By Gabriela Solis
In late September of 2013, the alternative pop star Lorde released her iconic debut album “Pure Heroine.” Lorde, impressively writing most songs at the young age of 16, discusses themes of rebellious youth and disobeying many societal norms. With relatable lyrics, “Pure Heroine” shaped many Generation Z kids’ teenage years and ruled the now-infamous website, Tumblr.
The third track, “Royals”, is what skyrocketed Lorde to fame with over 10 million units sold worldwide. The lyrics criticize luxurious lifestyles and materialism, something that isn’t common in a society that consistently glamorizes fame and money. It’s a classic of the early 2010s that anyone in their teens and early ’20s could sing along to.
After “Royals” is undoubtedly my favorite song off “Pure Heroine,” “Ribs”. It didn’t receive much appreciation until a few years after its release for a reason that I’ll never understand. There’s no denying that the song can make anyone who listens somehow feel an overwhelming sense of nostalgia. Towards the end of the song, she repeats, “I want it back, the minds we had” and, “You’re the only friend I need.” These lyrics only add to the intense nostalgia that the song exudes. She encourages the listener to reminisce about memories alongside her.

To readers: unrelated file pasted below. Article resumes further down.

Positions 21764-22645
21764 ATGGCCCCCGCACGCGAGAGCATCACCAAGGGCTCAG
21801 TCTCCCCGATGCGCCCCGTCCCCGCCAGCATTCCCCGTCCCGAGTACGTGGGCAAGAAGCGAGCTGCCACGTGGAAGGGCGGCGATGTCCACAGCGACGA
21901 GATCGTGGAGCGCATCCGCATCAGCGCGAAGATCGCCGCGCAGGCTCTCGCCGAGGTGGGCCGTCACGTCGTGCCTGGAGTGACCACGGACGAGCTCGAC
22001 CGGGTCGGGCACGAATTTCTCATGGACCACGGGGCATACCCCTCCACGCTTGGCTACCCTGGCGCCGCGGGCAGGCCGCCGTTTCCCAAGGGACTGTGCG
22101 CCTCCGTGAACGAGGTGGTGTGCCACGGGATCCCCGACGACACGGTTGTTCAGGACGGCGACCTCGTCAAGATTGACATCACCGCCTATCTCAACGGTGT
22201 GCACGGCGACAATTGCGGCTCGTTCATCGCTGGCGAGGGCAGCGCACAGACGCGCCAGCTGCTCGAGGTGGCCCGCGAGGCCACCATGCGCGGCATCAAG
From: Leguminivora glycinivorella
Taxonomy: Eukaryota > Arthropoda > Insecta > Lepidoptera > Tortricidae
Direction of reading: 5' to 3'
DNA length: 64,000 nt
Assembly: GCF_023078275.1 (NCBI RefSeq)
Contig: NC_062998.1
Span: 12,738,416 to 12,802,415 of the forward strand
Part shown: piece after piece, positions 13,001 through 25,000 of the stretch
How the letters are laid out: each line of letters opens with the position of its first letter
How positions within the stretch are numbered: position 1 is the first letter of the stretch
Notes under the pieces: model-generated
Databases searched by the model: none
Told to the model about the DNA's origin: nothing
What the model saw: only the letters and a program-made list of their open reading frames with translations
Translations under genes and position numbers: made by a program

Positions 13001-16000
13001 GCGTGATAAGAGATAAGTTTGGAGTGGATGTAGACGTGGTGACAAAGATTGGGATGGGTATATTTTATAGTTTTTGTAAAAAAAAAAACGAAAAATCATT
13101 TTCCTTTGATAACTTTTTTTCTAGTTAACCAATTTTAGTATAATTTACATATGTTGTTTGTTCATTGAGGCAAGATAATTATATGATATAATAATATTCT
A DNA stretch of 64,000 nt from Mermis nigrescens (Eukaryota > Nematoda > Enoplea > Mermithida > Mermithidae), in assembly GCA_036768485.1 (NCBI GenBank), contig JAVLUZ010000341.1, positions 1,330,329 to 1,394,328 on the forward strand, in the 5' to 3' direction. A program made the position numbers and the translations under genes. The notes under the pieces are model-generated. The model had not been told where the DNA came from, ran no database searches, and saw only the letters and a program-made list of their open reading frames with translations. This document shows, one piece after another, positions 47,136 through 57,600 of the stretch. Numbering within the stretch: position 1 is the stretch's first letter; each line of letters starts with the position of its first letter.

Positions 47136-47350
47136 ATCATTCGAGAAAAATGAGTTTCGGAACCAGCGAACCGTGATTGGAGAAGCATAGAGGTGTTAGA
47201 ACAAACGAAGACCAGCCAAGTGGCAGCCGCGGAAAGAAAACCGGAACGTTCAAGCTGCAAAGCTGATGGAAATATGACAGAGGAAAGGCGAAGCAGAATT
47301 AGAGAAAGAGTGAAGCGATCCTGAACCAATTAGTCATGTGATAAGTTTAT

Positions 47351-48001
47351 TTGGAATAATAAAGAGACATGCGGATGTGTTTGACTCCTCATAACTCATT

The sixth track, “Team,” is known for its fun chorus and is frequently heard playing in retail stores. Several songs after is “White Teeth Teens”, a song that holds a special place in my heart, as it was my favorite Lorde song throughout my high school years. Similar to “Ribs”, the end of the song uses repetition of the lines, “Everything works out so good, I wear the robe like no one could.” She rejects the idea of cliques and instead encourages sticking with friends with whom you feel comfortable with, rather than trying to fit in.
For many, “Pure Heroine” is a comfort album used to help one navigate their way through the ups and downs of teenage life. It’s full of angst, rebellion, and staying true to one’s self. With such an album constructed to perfection, Lorde’s major success in the following years is nothing but well deserved. Like many other indie albums of the 2010s, “Pure Heroine” has aged wonderfully over the years and remains a timeless classic as we approach a new, unpredictable decade.
Featured Image by Ella Marija Lani Yelich-O’Connor